Genesis 6:3 ESV

Then the LORD said, “My Spirit shall not abide in man forever, for he is flesh: his days shall be 120 years.

Many people these days seem to understand this passage as referring to man's lifespan, while many historical commentaries have seen it as referring to 120 years until judgement in the Flood.

Who or when was the first, or earliest, recorded interpretation of a 120 year lifespan in Gen 6:3?

This question is not a debate about which view is correct see the related questions below for that topic.

-120 years until the flood, or until Adam's death, or shorter lifespans from now on?
-Does the original Hebrew support the NLT of Genesis 6:3?

2 Answers 2


Puritan Commentator John Gill is very good to find early Jewish understanding for OT passages. He said of this phrase in Genesis 6:3 -

...yet his days shall be an hundred and twenty years: meaning not the term of man's life, reduced to this from the length of time he lived before the flood; but this designs the space that God would give for repentance, before he proceeded to execute his vengeance on him; this is that 'longsuffering of God' the apostle speaks of in the afore mentioned place, 'that waited in the days of Noah, while the ark was preparing'; and so both the Targums of Onkelos and Jonathan interpret it of a space of an hundred and twenty years given them to repent: now whereas it was but an hundred years from the birth of Japheth to the flood, some think the space was shortened twenty years, because of their impenitence; but it is more probable what Jarchi observes, that this decree was made and given out twenty years before his birth, though here related, by a figure called 'hysteron proteron', frequent in the Scriptures. (Gill, Bible Commentary -

  • Onkelos would be dated between AD 80- AD 120.

The nineteenth century commentator Johann Peter Lange is also good to help find early opinions. He said of this phrase in Genesis 6:3 -

Still, there is the expression: 'My spirit shall not always strive in him;' which means that there is yet a respite appointed for the race, and this is explained by, and explains, what follows: And his days shall be an hundred and twenty years. According to Philo, Josephus, and others, along with Knobel, it means that henceforth the period of human life shall be reduced to one hundred and twenty years. (See in Knobel a series of quotations from the views of the ancients respecting the life-endurance of man, p. 83). According to the Targums, Luther, and many others, as well as Delitzsch and Keil, God appoints a reprieve of grace for one hundred and twenty years, which is yet to be granted to men. Beyond a doubt this is the correct view; since the age of the first patriarchs after the flood extends much beyond one hundred and twenty years. Another reason is, that the supposed shortening of life would be no countervailing rule bearing a proportion to the obduracy of the race, whilst the time-reckoning agrees with the other hypothesis, if we assume that Noah received this revelation twenty years before the time given, Gen 5:32, in order that he might announce it as a threatening of judgment to his contemporaries. (Lange, Commentaries on the Scriptures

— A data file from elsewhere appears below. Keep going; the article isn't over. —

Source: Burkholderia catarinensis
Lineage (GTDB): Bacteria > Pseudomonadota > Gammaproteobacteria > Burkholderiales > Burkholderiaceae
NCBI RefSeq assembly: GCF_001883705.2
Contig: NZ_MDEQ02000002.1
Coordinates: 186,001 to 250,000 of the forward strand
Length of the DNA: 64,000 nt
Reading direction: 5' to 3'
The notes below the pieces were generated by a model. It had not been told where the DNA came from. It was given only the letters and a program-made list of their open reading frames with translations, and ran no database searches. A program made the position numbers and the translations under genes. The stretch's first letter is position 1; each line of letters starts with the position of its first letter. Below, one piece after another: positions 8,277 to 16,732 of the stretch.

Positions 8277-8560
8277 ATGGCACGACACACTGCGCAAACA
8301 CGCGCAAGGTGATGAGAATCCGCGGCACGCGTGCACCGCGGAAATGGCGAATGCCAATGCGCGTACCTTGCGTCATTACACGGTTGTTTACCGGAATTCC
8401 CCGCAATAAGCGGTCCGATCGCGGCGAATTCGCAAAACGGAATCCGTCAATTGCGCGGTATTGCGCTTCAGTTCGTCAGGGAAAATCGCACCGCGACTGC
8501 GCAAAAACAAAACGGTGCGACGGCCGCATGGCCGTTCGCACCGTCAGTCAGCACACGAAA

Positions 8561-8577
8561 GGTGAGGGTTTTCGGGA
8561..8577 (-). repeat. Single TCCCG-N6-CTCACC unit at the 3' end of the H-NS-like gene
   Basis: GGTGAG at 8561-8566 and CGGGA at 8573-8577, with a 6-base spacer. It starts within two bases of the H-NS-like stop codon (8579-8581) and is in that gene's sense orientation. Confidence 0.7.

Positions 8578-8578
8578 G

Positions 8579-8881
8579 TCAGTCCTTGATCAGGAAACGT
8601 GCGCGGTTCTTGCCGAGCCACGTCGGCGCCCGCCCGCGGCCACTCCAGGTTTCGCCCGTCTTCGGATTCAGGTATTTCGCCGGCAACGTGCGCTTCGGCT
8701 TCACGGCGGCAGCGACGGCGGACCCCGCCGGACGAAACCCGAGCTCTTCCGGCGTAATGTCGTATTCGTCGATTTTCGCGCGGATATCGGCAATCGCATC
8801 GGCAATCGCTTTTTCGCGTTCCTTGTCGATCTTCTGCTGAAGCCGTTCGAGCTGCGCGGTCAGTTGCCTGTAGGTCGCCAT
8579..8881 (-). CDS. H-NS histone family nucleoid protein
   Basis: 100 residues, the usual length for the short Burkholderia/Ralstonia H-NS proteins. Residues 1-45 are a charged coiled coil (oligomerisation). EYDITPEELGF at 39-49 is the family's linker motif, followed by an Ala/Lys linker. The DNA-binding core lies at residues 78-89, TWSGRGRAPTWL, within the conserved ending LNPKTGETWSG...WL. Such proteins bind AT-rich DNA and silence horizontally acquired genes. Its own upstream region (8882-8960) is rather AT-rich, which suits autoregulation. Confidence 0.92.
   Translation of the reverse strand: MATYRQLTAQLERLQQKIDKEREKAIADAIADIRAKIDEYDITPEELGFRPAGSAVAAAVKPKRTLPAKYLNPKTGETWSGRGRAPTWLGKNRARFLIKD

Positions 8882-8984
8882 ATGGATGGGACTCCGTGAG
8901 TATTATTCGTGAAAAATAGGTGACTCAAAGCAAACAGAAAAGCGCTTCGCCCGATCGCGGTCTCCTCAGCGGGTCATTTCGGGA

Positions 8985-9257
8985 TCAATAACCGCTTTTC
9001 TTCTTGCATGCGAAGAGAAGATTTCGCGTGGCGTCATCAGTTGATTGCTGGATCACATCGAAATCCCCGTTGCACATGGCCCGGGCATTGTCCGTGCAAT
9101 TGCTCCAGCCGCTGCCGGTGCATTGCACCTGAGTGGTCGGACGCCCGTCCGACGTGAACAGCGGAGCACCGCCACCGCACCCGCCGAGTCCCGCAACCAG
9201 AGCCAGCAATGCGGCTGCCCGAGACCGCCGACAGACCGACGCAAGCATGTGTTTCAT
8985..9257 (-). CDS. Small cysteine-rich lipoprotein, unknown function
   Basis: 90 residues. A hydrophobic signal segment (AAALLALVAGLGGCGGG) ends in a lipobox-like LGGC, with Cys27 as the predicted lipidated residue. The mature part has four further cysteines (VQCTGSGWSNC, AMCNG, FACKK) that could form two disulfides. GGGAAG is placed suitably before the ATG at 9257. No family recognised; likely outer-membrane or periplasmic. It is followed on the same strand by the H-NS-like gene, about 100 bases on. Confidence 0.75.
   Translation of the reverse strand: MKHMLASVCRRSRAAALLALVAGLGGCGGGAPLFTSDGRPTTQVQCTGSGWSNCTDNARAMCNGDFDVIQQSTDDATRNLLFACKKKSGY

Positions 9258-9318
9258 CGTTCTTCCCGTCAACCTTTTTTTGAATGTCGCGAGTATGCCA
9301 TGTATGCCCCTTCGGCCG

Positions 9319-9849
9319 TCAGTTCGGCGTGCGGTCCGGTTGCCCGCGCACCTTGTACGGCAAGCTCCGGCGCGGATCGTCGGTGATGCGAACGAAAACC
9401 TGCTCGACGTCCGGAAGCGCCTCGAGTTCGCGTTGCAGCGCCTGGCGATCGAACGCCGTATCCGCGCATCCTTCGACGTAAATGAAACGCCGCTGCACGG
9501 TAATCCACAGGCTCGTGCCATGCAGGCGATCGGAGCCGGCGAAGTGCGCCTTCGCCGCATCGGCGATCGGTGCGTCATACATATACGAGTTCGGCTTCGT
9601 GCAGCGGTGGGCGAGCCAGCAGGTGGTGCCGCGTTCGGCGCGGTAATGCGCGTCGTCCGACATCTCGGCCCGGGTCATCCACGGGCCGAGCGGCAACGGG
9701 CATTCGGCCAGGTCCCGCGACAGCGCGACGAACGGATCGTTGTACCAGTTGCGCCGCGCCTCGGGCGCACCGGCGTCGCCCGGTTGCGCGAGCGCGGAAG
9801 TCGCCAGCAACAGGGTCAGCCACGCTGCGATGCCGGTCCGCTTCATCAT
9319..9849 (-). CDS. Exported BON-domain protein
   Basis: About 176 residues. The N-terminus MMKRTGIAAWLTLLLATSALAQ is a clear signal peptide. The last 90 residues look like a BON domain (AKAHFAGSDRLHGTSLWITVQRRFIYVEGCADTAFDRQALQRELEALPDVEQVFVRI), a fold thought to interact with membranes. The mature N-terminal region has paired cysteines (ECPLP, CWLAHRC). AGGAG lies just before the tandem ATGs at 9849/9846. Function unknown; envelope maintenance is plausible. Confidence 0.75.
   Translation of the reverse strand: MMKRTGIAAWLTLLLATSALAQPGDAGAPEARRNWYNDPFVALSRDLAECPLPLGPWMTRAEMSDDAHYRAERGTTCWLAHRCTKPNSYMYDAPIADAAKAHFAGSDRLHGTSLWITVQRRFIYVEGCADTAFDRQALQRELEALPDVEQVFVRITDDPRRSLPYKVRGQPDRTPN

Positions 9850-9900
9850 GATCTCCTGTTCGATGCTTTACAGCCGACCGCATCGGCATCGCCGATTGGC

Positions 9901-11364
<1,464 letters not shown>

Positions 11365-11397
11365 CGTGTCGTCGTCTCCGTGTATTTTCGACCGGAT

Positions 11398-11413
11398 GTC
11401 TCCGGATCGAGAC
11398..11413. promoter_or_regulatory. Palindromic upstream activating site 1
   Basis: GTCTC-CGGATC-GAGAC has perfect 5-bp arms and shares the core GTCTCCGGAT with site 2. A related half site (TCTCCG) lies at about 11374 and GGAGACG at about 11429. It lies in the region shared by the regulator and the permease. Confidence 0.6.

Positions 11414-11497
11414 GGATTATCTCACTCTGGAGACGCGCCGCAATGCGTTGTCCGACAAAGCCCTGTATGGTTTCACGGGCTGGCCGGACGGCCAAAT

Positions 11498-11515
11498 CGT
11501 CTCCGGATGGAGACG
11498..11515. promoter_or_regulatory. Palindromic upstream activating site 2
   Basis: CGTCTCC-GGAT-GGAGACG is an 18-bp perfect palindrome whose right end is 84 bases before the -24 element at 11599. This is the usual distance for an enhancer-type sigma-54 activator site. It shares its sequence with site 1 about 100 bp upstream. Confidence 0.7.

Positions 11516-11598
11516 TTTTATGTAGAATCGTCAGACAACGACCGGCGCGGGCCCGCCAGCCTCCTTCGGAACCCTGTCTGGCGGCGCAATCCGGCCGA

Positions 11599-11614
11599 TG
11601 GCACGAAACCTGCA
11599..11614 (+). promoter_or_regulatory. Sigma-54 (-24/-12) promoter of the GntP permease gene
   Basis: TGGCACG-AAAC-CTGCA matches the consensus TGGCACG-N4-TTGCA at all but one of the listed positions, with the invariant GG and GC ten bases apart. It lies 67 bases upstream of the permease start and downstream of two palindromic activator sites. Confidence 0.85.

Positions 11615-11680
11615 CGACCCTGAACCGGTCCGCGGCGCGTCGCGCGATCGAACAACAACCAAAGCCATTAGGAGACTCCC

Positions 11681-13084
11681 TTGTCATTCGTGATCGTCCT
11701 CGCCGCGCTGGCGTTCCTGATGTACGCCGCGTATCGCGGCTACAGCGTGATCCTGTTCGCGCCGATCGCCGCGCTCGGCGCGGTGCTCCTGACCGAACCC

• Philo would be AD 40-50, and Josephus would be AD 90-100.

So Onkelos and Jonathan are the earliest I could find for the "Till-Flood" View, and Philo and Josephus are the earliest for the "Shortened-Lifespan" View.

The Hebrew is not clear enough to give a definitive meaning for either view, thus both exist. One must decide if translations should reflect this original lack of clarity or choose one view over another like the NLT has. One could argue that this might be an example of double fulfillment or double application at least. Noah was being told to forward God's warning, while he was building and preaching (cf. 2Pet 2:5), that only 120 years were left till the flood judgment, and Moses, was now retelling this story in his Torah to remind his audience that God had foretold that they would hardly have more than 120 years of life before their individual day of judgment would come.

If I was to pick one, I think I would side with Josephus and Philo, the earlier Jewish views, that God was promising a shortened life in which to answer the Spirit's call. For needing more time than that had proven unnecessary in the antediluvian period. Early Christian views can be found supporting both interpretations. See Augustine for - The Till-Flood View (City of God, XV, 24)and Lactanius for - The Shortened-Lifespan View (Divine Institutes, Epitome, 27). But the Hebrew יָמָיו "his days" consistently points to lifespan throughout the OT, instead of a period for something befalling all mankind (though the later may still be its meaning here, grammatically). See also interesting verses at Job 14:5 and Isaiah 65:20.